By Roland Holou
Almost every African country is trying to engage with its diaspora. However, when it comes to how to convince the African diaspora to work with their country of origin, the methods used are not working. One of the first things that comes to the mind of most Africans living in Africa is to ask the diaspora to help them, forgetting that no one is helping the diaspora for free. In contrast, the first thing that enters the mind of most diasporas is not how to help Africa, but whether Africa knows why they have left the continent and what they are doing abroad!
Do I need to underline that many African immigrants have left the Black Continent because they were chased away by some leaders and sorcerers who, today, are begging them to invest back home? Most Africans leaders are not trying to better know and understand their diaspora before asking them to come invest their money in Africa. Sometimes, I even wonder how many African Professionals in the Diaspora are richer than the African leaders who are begging them for money. Worst, some African leaders act like if their diaspora have forgotten the wounds they have suffered in Africa before finding a way to flee the continent of Kwame Nkrumah. Undoubtedly, a lot of basic first steps needs to be addressed in order to start aligning the mentality of Africa with that of its diaspora. Otherwise, the synergistic coalition needed for African Diaspora Engagement will continue lacking!
The migration of the diasporas from their home country to their new country of residence is a kind of “divorce or break up” with their roots. Some Africans have had some bad experiences with their own people that they do not even want to reverse their “divorce” with the continent of Nelson Mandela. Other immigrants have been highly afflicted by the people in their home country that they do not want to hear any request coming from them. No intelligible man dates a woman by starting to ask about anything that is supposed to be last. Moreover, no reasonable man can win back his ex-wife or ex-girlfriend, and vice versa, by starting the conversation with a list of requests or a list of things that the ex must do. Sadly, certain political leaders who orchestrated the migration of their own people cling to power and then, ask their diaspora that they have hunted to come and invest in their country. These types of diaspora engagement cannot work, particularly in the African context where people seem to pull each other toward the bottom of the misery pit. At the same time, many foreign countries are taking advantage of the divergences among the Africans!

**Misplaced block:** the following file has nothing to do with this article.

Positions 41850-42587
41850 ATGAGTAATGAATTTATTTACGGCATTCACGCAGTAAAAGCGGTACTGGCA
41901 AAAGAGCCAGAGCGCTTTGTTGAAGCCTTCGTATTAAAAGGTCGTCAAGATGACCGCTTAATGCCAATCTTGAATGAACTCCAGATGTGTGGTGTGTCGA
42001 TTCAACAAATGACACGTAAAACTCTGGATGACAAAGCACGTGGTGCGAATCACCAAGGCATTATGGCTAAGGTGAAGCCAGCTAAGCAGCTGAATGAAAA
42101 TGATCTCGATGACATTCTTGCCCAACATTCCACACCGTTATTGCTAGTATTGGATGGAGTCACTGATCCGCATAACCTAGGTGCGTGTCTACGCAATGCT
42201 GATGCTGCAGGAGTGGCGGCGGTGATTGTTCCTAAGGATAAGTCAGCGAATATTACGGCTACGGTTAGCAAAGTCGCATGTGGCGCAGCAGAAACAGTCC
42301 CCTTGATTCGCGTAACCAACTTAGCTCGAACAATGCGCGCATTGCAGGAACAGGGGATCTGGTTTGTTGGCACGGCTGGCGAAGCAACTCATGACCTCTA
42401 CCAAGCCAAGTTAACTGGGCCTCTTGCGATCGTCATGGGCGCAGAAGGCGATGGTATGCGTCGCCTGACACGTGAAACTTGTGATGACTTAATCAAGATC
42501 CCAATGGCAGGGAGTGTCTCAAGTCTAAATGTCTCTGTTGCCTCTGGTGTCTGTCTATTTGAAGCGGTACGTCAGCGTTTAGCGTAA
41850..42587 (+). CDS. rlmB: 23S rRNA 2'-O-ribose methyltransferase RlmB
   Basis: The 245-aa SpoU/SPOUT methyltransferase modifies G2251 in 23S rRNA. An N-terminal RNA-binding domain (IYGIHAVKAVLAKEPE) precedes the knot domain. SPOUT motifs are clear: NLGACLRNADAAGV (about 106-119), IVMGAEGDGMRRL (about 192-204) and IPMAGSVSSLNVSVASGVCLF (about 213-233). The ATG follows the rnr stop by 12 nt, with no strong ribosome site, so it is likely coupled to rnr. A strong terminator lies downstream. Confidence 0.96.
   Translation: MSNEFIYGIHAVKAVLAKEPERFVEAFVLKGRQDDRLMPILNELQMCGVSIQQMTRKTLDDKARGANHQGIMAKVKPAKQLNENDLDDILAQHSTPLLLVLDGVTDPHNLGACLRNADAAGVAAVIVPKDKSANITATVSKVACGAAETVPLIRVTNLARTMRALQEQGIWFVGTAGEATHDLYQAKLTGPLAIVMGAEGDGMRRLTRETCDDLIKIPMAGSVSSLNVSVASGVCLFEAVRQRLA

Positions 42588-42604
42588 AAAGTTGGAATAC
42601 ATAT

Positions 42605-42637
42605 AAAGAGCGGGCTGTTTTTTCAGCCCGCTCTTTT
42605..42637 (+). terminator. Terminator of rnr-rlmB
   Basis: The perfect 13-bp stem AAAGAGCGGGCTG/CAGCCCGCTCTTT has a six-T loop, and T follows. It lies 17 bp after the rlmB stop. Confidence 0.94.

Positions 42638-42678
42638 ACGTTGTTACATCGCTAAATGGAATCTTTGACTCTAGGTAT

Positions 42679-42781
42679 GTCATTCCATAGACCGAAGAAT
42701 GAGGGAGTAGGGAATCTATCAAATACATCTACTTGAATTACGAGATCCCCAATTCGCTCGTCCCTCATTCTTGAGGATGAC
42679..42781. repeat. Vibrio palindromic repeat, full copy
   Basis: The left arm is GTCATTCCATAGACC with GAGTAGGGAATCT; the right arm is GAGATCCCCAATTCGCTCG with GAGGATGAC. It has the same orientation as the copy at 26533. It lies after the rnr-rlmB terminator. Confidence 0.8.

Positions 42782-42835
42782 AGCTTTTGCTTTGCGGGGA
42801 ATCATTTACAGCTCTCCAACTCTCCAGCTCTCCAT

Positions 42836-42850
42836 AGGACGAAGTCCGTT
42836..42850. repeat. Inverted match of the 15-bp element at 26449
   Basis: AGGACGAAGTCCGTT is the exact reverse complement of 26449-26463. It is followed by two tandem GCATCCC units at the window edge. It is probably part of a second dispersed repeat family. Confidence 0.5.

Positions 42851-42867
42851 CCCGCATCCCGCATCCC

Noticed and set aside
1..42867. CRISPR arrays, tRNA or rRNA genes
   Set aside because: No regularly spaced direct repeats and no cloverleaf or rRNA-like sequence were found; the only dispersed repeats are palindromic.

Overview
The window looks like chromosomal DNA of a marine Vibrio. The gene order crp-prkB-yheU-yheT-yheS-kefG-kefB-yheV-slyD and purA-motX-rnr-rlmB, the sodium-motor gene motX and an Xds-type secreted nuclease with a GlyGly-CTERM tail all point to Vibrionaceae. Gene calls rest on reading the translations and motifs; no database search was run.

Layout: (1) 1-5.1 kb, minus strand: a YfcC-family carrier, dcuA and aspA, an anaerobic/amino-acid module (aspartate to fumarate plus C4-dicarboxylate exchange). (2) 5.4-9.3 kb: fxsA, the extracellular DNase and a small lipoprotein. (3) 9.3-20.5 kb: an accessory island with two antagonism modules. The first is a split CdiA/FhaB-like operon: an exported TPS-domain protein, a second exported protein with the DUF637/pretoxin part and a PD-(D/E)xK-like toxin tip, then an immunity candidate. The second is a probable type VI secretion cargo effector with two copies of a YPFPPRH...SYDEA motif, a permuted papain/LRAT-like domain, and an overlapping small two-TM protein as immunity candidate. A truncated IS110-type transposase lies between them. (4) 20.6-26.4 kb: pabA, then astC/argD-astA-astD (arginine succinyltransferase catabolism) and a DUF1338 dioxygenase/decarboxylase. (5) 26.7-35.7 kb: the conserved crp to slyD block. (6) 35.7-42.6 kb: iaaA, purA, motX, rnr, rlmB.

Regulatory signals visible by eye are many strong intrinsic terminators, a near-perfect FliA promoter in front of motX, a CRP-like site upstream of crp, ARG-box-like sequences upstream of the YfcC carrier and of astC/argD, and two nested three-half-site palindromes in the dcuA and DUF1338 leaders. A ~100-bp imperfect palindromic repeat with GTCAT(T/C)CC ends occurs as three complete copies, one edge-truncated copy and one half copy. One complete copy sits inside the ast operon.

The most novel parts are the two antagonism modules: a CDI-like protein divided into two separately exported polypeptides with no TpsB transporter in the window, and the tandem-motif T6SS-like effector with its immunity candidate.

The engagement of the diaspora in the development of their home country must follow certain basic rules of courtesy. I believe that Africa and its diaspora need to start “dating” each other in a format similar to that of a man trying to win back his ex-wife or ex-girlfriend, and vice versa. However, while some people that have broken up can easily find new loves, it is not easy for most diaspora to quickly forget their roots and embrace the culture of their new country. This implies that many opportunities still exist to start engaging the African Diasporas in a dialogue with their homeland which dearly needs them. For this dialog to succeed, it must not begin with begging the diaspora to come back to Africa or to invest in Africa. Similarly, the diaspora should not inaugurate this dialog by requesting that the African political leaders change overnight. The African Diasporas need to know that, though their new life abroad has changed the way they used to think, many of their brothers and sisters in Africa still act as if they have no brain or if they cannot get rid of the legacy of the colonial ignorance. Therefore, the African Diaspora must be tolerant with their own people who need to be willing to realign and renew their mentality so that synergistic coalitions can be fostered in a win-win framework for the advancement of our dear Africa rather than allowing the so-called super powers to continue poaching their rich lands and mines like a cake of their grandmother or like their heritage or like the field of their slaves!
When it comes to engaging the African diaspora in the development of Africa, ten questions need to be asked first:
- Who are the African Diaspora?
- Who is who among the African Diaspora?
- Where are they living?
- What are they doing?
- What problems are they facing?
- Why did they leave Africa?
- How can Africa help them to heal some of their wounds?
- What can we do to forgive each other and embrace a new journey of partnership?
- How can we partner rather than how can they help us?
- How can we initiate this partnership without bringing up money as the first issue?
And these questions must be answered without forgetting the millions of African-Americans, descendants of the slaves, whom some “stupid” or naive African Leaders think are not worthy to be called African Diaspora! It is after these questions are sincerely addressed that Africa and its Diaspora can start talking about who can do what for who? Without following these simple strategic steps, the African diaspora will just keep creating thousands of African Diaspora Associations, while the African Political Leaders will keep creating more Political Parties in Africa, yet, sinking Africa.
Dr Roland Holou is a Writer, a Scientist, a Businessman, and an International Consultant & Expert – AgriBusiness, Biotechnology, Diaspora Engagement, Africa Development. He is the Founder & CEO of DiasporaEngager http://www.DiasporaEngager.com, the World’s #1 Diaspora Engagement Network Platform that connects the international diasporas to each other and to opportunities with governments, nonprofits, businesses, laboratories, international institutions, schools, and research institutions. Roland is available for interviews, consulting, and speaking opportunities related to his area of expertise.